Making VirtualBox Guest Addition for Fatdog
It is specific to Fatdog64 and requires you to know the terms like SFS, devx, kernel-source, load the sfs, sandbox, etc which is explained elsewhere.
This articule is written for Fatdog64 700 but with minor tweaks should be applicable to other versions of Fatdog that supports similar commands and features.
Skip directly to the steps.
VirtualBox is a very well designed, versatile, likeable, desktop-class virtualisation solution. It is multi-platform (Windows, Mac, Linux of various brands, and Solaris). What's not to like? It is open-source; the entire source code are available under GPLv2 license. It also comes with proprietary drivers for things like USB and RDP access; but these drivers are free (as in beer) for personal use only; and their definition of personal use is rather unique and broader than what you think it is.
It has a very long history, initially offered by its developers through and independent company called Innotek, it was acquired by Sun Microsystem and thus now belongs to Oracle after Sun was absorbed by Oracle. Unlike many of other products, however, VirtualBox continues to flourish and stays independently open, and apart from relative slowness of its development (which I don't mind because for me, it is already feature-complete), the offering - both the product and licensing - remains effectively identical since the day I tried its version 1.x.
The latest Fatdog64 (700 as of this time of writing) plays very well with VirtualBox (4.3.26 as of this time of writing), both as a host and as a guest.
- As a host, installing is easy - get the 64-bit "All distribution"
tarball, and just run it - (with devx and it will install to reasonable location and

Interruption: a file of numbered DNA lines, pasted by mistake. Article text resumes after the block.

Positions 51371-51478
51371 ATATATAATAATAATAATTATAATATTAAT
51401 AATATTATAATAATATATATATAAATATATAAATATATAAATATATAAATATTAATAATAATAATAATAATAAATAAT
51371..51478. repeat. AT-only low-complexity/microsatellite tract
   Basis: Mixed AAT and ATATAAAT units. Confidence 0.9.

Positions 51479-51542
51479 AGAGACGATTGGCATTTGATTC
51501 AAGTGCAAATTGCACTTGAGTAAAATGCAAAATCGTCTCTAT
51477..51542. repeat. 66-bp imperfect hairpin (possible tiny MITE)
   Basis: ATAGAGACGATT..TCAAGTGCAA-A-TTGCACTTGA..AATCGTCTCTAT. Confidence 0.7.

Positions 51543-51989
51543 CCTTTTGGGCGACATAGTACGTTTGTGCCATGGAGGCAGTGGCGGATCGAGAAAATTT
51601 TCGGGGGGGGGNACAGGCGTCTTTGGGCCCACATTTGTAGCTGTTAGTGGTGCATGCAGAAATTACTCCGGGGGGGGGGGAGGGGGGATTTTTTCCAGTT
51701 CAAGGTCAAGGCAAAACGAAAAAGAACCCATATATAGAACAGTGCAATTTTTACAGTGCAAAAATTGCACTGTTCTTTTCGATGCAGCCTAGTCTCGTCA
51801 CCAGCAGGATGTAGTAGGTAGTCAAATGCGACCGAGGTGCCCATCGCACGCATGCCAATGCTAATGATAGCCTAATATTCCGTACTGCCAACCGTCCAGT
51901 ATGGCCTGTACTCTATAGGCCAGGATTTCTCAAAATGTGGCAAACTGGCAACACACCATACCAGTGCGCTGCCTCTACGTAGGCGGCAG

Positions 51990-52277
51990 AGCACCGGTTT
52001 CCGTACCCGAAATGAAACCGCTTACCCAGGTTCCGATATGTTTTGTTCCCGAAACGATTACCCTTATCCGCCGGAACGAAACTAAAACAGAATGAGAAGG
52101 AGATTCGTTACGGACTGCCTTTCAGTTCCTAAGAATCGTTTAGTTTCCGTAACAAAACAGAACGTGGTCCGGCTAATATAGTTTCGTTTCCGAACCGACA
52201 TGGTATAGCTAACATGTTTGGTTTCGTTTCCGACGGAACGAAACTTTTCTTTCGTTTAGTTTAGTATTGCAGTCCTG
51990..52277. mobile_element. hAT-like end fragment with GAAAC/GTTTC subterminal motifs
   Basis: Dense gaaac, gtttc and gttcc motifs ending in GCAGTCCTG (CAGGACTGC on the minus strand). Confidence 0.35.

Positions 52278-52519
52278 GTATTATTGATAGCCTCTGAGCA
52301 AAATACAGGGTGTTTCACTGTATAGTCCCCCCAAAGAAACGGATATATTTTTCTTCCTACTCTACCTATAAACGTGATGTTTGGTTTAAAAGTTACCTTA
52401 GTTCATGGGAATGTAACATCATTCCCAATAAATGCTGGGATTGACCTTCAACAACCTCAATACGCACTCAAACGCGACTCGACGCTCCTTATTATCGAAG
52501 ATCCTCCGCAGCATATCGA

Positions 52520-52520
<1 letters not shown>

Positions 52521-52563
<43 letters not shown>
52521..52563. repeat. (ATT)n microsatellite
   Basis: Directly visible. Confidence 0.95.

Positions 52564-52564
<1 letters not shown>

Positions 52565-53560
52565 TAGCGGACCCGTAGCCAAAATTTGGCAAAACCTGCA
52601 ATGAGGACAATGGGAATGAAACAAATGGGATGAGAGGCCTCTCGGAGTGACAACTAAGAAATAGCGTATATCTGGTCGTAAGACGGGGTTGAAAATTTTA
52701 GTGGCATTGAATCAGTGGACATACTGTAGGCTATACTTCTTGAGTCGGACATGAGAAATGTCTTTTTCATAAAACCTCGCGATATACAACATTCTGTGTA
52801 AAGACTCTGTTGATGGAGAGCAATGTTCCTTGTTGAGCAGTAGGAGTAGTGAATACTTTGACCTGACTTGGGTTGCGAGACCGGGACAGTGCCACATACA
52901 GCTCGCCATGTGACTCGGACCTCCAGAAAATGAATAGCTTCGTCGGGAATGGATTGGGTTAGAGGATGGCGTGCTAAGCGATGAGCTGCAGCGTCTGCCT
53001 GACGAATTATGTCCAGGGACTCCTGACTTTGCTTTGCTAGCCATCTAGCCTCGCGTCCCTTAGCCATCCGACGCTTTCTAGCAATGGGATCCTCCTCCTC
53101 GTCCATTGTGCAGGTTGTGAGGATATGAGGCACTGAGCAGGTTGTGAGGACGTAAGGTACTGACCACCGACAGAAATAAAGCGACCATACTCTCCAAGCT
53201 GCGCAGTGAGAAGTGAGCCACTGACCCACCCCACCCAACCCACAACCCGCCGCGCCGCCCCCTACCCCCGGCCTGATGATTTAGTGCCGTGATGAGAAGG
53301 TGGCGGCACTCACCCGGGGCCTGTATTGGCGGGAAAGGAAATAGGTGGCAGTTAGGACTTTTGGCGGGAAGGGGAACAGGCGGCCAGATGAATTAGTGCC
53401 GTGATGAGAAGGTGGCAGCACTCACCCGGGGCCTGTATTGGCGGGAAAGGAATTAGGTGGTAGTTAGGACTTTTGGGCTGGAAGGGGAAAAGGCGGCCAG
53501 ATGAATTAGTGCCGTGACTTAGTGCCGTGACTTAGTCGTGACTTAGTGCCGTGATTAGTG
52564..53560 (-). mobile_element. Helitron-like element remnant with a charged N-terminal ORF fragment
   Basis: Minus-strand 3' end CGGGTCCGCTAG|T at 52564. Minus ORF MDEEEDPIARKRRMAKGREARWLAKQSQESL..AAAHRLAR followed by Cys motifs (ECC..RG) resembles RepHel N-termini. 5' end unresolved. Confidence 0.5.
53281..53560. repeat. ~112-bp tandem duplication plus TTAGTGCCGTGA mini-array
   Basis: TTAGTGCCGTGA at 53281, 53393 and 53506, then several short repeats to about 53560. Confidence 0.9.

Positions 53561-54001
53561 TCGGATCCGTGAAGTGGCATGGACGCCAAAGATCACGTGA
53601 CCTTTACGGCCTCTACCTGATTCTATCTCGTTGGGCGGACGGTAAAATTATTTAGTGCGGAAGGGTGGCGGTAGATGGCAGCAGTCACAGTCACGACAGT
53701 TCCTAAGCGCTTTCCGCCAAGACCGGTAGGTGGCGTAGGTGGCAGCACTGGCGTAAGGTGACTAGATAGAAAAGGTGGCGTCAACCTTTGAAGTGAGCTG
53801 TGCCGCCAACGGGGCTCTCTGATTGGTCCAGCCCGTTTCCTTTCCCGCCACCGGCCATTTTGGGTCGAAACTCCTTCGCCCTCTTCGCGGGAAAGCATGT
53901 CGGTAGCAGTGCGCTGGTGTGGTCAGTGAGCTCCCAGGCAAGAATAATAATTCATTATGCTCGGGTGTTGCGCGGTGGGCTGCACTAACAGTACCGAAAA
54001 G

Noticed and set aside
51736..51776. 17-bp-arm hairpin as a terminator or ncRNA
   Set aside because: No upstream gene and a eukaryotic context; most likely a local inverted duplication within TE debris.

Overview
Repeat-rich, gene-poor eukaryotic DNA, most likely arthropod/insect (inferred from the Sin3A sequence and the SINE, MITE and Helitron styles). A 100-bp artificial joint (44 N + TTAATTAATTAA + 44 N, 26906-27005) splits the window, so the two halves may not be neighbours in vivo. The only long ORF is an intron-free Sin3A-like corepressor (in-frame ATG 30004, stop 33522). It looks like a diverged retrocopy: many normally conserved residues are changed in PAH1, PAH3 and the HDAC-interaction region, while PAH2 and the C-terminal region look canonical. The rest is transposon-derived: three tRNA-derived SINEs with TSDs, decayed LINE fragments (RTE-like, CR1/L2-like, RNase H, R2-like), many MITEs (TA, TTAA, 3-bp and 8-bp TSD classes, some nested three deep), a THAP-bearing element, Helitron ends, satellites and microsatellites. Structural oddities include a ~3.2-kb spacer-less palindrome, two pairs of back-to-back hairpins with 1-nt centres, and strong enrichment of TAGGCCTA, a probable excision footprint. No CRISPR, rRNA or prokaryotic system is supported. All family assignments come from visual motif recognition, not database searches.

it will update the init script as necessary.
- As a guest, Fatdog is immediately usable, booting directly to desktop with mouse integration.
When run as a guest operating system, some features, however, needs the VirtualBox guest additions software to be installed. There are many ways of doing it; the one on this article helps you to make re-distributable package that you can use on many guest installations.
The standard true-and-tested method to install the Guest additions is as follows:
- Get the kernel source and devx SFS into the guest.
- Load both devx and kernel SFS.
- From VirtualBox Manager, load the Guest Addition CD image.
- Then from inside the guest, mount the disc, and launch
VBoxLinuxAdditions.runinside the mounted disc.
- Wait and cross your finger that everything goes smoothly, and if necessary adjust some of the paths after the installation is complete.
It works, but there are two minor problems:
- Loading the devx and kernel source SFS to the guest OS is not easy
(especially since folder sharing etc does not work yet - folder
sharing requires guest addition software to be up and running).
- The resulting installation is only applicable to *that* guest. You will need to repeat the same procedure if you want to enable guest addition on other virtual machine.
Can we do better? Yes. The benefits first:
- You are doing this on the host, so you have full access to host's tools.
- Yet, the host is not affected by this process.
- The guest does not need to be running.
- The end result is a package (either installable TXZ package or SFS) that can be used over and over for many guest installs.
Interested? Read on.
How is it done?
- Load devx and kernel source on the host.
- Extract contents of
VBoxLinuxAdditions.runon the host.